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Topiramate's Effects on Heavy Drinking

Information source: University of Pennsylvania
ClinicalTrials.gov processed this data on August 23, 2015
Link to the current ClinicalTrials.gov record.

Condition(s) targeted: Alcohol Drinking

Intervention: Topiramate (Drug); Placebo (Drug)

Phase: Phase 2

Status: Not yet recruiting

Sponsored by: University of Pennsylvania

Official(s) and/or principal investigator(s):
Reagan R Wetherill, PhD, Principal Investigator, Affiliation: University of Pennsylvania
Henry R Kranzler, MD, Principal Investigator, Affiliation: University of Pennsylvania

Overall contact:
Timothy Pond, MPH, Phone: 215-222-3200, Ext: 241, Email: timpond@mail.med.upenn.edu

Summary

The proposed project will utilize perfusion functional magnetic resonance imaging (fMRI) to examine the effects of topiramate on brain and behavioral responses in heavy drinkers to appetitive alcohol reminders (cues that motivate continued alcohol use and relapse). This project will yield novel findings on brain and behavioral responses to alcohol cues, the effects of topiramate on alcohol cue reactivity, and the mechanisms underlying topiramate's ability to blunt alcohol cue reactivity and heavy drinking.

Clinical Details

Official title: Brain Mechanisms of Topiramate's Effects on Heavy Drinking

Study design: Allocation: Randomized, Endpoint Classification: Efficacy Study, Intervention Model: Parallel Assignment, Masking: Double Blind (Subject, Investigator), Primary Purpose: Treatment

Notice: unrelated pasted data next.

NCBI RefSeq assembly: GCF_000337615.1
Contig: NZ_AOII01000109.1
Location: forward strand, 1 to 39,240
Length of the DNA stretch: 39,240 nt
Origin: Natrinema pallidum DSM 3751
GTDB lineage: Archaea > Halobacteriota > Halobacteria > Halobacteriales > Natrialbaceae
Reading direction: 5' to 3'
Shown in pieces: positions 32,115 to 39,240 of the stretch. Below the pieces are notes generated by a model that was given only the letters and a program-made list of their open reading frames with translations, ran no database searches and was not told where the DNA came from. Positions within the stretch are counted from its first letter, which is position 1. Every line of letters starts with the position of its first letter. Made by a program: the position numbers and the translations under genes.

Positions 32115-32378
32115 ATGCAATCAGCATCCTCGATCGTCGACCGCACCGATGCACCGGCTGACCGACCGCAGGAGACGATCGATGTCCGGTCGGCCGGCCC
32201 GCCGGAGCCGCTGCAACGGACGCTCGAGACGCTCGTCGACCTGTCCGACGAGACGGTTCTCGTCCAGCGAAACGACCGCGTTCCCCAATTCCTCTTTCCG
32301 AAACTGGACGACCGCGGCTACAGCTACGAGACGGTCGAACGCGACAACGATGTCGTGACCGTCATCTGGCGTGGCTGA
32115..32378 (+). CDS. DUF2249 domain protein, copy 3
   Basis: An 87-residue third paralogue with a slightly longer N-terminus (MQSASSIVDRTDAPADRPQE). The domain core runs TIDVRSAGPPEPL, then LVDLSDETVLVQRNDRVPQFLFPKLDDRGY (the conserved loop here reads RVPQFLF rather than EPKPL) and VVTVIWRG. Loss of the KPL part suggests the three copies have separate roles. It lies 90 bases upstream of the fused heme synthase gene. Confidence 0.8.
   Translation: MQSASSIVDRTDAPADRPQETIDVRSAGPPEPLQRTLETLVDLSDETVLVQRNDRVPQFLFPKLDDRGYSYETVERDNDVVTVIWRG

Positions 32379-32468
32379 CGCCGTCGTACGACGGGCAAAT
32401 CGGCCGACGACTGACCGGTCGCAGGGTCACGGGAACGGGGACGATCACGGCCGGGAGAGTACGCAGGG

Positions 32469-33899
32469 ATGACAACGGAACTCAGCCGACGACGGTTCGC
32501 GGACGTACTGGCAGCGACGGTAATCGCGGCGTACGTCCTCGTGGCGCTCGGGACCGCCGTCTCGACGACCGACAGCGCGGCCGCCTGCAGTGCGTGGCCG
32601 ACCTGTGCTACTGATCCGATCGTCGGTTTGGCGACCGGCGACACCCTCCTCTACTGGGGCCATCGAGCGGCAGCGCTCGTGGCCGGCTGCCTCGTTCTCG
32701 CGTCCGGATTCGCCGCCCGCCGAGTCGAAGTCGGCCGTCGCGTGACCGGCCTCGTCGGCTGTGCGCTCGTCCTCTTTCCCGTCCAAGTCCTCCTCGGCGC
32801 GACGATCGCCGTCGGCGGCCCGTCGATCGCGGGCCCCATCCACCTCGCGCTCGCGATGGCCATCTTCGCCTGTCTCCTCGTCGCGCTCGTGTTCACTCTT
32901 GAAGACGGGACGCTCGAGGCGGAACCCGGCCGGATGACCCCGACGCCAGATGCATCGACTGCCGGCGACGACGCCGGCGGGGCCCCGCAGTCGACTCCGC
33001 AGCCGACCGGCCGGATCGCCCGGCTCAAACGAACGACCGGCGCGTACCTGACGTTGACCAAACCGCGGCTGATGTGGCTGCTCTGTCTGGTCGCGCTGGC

Primary outcome: fMRI response in the ventral striatum/medial orbitofrontal cortex during alcohol cue exposure

Secondary outcome:

Drinking days

change in gamma-glutamyl transferase (GGT) or carbohydrate-deficient transferrin (CDT) levels

Heavy drinking days

Mean alcohol consumption

Detailed description: This project is a double-blind, randomized, placebo-controlled study of topiramate's effects on brain and behavior responses in heavy drinkers. Eligible volunteers who meet study criteria will be randomized to receive either topiramate or placebo with weekly visits and medication management sessions. Participants will complete two magnetic resonance imaging sessions. The first scan session will occur prior to starting study drug, and the second scan will occur following six weeks of study drug. This project will yield novel findings on brain and behavioral responses to alcohol cues, the effects of topiramate on alcohol cue reactivity, and the mechanisms underlying topiramate's ability to blunt alcohol cue reactivity and heavy drinking.

Eligibility

Minimum age: 18 Years. Maximum age: 60 Years. Gender(s): Both.

Criteria:

Inclusion Criteria:

- Physically healthy, as determined by a comprehensive physical examination and

approval of the study physician, males or females who drink alcohol, ages 18-60.

- Average weekly ethanol consumption of >24 standard drinks for men, or >18 standard

drinks for women.

- Females must be non-pregnant, non-lactating and either be of non-childbearing